I can’t remember the first time I rode the Pirate Ship, but it was probably at Knoebels’ Grove, a fantastic, old-fashioned amusement park near my grandparents’ house in Pennsylvania. My family would take a trip to eastern Pennsylvania each summer, and each summer I would head to Knoebels with my grandparents and cousins. For a long time, I was afraid of roller coasters, and while my cousins rode the biggest and best rides over and over, I was the one on the bench with Grandma, holding sweatshirts and purses. The Pirate Ship became a way for me to prove myself, and I proudly chose the bench all the way in the back, the one that would allow us to fly the highest. Knoebels’ will always live in my mind as the ultimate Pirate Ship experience, from my childhood joy at reuniting with cousins I only saw once a year, to an awkward adolescence of scoping cute amusement park boys and trying to keep up with my more popular, outgoing cousin. Then there was the last time we went in high school, when it wasn’t the same but for those few moments after the safety bars lowered, pitched at the top of a boat swinging high over the crowds, screaming our lungs out and letting it all go.
There are other elegiac Pirate Ship memories — notably, a trip to the county fair with my friend Becky in middle school, when we rode the Pirate Ship over and over not even getting off, since the carny seemed to fancy her (the same carny that she came to believe, later in the evening, had stolen her wallet) — but many of these run together in a sea of sticky Illinois summers, of fairs in parking lots, next to livestock tents, surrounded by cornfields; tickets turned over and Pirate Ships boarded with family and friends, both willing and reluctant.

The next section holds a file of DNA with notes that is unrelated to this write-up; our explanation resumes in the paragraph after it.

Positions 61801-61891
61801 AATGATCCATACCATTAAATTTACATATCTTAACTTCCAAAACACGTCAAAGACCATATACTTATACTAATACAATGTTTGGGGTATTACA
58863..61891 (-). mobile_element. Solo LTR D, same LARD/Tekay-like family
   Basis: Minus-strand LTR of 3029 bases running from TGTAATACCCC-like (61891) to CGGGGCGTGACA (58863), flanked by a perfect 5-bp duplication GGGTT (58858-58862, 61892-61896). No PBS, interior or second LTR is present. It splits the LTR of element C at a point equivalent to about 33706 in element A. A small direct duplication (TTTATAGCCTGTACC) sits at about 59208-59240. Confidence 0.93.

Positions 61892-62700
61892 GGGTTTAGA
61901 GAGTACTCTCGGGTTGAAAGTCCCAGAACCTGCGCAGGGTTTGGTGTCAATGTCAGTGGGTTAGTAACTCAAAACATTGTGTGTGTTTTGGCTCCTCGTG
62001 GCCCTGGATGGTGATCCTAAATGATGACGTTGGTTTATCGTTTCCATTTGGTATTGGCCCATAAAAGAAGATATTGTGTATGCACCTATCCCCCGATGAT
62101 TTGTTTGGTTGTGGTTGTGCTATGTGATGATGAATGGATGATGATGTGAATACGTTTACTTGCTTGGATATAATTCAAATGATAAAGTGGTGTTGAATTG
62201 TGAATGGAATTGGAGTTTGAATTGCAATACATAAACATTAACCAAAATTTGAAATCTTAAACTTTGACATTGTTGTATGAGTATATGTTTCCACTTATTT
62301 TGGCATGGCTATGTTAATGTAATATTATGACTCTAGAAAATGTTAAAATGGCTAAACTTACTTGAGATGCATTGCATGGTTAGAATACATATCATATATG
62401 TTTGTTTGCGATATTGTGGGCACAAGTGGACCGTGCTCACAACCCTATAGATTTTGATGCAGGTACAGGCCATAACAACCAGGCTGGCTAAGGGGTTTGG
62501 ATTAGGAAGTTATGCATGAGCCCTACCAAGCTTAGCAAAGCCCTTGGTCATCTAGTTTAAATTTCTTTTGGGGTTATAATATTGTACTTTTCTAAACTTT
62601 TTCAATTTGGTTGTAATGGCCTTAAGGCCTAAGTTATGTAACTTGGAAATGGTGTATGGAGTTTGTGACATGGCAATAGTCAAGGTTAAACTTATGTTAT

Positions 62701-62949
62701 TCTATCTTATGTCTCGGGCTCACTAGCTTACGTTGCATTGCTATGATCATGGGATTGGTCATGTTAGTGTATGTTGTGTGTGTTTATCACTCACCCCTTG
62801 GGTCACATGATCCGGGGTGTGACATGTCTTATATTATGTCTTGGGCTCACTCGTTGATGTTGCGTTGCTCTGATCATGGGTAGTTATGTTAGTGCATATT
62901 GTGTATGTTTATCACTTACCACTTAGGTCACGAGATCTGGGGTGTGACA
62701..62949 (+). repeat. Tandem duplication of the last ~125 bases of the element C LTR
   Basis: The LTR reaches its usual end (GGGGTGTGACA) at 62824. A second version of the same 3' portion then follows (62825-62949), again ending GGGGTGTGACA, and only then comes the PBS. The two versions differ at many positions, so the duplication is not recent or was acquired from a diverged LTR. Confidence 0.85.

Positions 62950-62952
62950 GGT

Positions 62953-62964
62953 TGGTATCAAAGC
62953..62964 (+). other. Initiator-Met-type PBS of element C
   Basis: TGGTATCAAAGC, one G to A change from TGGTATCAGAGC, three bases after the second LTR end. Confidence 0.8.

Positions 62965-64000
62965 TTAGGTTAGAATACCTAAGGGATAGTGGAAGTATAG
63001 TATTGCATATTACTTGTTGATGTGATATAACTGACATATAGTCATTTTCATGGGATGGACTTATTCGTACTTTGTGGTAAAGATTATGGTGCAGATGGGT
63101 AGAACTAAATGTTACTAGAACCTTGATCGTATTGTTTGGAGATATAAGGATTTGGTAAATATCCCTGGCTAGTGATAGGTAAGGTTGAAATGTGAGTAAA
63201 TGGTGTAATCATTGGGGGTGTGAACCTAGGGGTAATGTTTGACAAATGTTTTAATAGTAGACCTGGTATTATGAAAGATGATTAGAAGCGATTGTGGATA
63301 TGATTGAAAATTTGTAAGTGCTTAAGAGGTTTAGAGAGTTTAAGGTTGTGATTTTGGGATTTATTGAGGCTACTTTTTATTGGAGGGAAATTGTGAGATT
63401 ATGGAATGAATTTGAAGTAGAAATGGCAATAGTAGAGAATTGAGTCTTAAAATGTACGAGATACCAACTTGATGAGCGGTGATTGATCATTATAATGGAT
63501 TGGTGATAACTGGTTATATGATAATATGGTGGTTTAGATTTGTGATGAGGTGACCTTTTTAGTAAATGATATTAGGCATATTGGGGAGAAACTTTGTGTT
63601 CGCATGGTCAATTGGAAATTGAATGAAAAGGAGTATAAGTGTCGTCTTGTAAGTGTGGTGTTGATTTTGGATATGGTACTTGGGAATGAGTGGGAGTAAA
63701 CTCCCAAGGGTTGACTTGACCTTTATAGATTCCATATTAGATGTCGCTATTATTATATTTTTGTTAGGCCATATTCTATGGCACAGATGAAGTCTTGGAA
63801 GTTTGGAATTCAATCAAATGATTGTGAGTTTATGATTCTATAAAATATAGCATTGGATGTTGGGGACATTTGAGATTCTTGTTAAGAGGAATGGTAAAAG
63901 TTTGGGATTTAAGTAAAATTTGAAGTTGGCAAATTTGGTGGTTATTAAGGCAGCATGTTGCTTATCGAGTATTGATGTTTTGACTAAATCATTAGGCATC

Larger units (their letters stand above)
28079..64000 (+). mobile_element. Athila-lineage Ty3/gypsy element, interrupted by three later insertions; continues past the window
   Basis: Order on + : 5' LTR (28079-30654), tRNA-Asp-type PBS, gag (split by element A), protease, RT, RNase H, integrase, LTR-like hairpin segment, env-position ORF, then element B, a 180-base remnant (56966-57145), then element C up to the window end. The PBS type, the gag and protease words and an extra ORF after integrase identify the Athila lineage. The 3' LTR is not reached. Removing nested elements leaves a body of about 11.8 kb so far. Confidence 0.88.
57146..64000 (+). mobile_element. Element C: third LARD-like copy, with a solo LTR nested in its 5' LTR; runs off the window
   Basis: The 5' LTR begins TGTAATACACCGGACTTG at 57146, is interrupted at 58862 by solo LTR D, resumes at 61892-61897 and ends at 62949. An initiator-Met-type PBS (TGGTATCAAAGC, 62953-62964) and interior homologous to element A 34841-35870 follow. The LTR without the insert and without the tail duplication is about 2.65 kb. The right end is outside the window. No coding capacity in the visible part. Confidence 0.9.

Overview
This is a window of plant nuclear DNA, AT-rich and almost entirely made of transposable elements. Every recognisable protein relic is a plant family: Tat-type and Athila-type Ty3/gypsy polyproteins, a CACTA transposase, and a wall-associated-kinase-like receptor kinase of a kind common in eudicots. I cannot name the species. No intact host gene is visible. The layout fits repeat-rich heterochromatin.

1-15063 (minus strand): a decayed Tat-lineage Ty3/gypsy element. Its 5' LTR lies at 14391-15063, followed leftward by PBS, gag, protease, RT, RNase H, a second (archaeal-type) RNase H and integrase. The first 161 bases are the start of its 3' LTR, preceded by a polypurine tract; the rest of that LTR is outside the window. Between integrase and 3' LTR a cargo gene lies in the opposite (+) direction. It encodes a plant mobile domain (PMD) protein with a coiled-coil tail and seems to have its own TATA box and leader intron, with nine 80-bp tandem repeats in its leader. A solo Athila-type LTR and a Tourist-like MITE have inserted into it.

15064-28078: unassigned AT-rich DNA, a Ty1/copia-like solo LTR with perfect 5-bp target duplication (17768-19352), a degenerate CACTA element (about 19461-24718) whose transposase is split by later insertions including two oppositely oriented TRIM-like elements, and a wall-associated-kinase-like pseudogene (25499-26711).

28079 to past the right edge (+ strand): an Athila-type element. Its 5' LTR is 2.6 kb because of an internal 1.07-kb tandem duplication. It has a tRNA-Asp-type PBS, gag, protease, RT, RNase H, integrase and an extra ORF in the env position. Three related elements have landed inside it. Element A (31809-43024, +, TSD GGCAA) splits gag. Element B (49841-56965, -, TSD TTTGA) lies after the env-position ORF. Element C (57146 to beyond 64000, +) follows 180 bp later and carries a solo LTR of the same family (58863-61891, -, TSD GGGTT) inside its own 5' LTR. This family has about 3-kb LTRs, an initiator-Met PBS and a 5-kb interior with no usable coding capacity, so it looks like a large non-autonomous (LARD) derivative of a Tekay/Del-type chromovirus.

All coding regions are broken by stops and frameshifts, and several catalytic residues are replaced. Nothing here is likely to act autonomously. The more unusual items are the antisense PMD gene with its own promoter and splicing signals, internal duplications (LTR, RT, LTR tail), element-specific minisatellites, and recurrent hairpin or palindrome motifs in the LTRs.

As an adult, I have ridden Pirate Ships in Minnesota and Iowa and Florida and Oklahoma; I have ridden the Pirate Ship at Coney Island, just months before Astroland Park was sold, dismantled, and recreated as shiny new Luna Park (which features no Pirate Ship). We were just out of college, and though my friends were apprehensive I cajoled them into it, and lost myself in soaring high above the beach while one friend yelled, “Stop the ride!” I have ridden the Pirate Ship in Dublin, Ireland during study abroad, a time in my life when every day felt just a little bit thrilling. It was early evening on a long St. Patrick’s Day of bar-hopping, but when my friend Jessica and I stumbled upon a parking lot carnival, a day’s steady drunk was not enough to stop us. I did not get nauseous, somehow.
I have ridden the Pirate Ship with friends and strangers, with drunks and callous teens and nervous children. I have ridden, I have ridden, I have ridden. And it all comes back to that summer feeling, the one that Jonathan Richman sang about, and the one for which so many foolish decisions in life are made. There’s something in the moment the Pirate Ship reaches its peak, when it swings so high you know it can’t get any higher. You raise up in your seat, and look down at the faces below, anticipating their turn at flight. You scream, you laugh, you look over at your friends. You look out on the park/lot/beach/field and it’s the same sight you saw as a child, the same feeling, the same sounds. And your stomach flips and you feel, for a moment, like no time has passed at all.